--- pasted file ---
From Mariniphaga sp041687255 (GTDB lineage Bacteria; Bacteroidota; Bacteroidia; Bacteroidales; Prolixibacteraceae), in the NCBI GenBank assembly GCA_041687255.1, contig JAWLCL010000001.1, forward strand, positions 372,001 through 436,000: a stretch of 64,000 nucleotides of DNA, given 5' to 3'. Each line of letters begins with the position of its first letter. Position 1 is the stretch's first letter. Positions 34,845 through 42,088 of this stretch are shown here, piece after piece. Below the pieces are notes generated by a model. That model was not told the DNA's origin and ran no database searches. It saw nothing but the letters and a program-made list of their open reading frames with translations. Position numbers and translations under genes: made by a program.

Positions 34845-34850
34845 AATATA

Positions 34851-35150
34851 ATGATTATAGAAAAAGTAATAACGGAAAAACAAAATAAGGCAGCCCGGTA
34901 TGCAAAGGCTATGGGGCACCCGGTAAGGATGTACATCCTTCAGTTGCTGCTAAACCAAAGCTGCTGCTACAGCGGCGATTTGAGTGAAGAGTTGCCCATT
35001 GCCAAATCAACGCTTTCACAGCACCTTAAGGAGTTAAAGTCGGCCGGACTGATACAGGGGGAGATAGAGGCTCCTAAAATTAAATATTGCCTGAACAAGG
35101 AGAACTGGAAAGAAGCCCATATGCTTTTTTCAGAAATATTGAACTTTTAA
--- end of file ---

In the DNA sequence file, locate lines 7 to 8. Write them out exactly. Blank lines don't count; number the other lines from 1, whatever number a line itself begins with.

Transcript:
35001 GCCAAATCAACGCTTTCACAGCACCTTAAGGAGTTAAAGTCGGCCGGACTGATACAGGGGGAGATAGAGGCTCCTAAAATTAAATATTGCCTGAACAAGG
35101 AGAACTGGAAAGAAGCCCATATGCTTTTTTCAGAAATATTGAACTTTTAA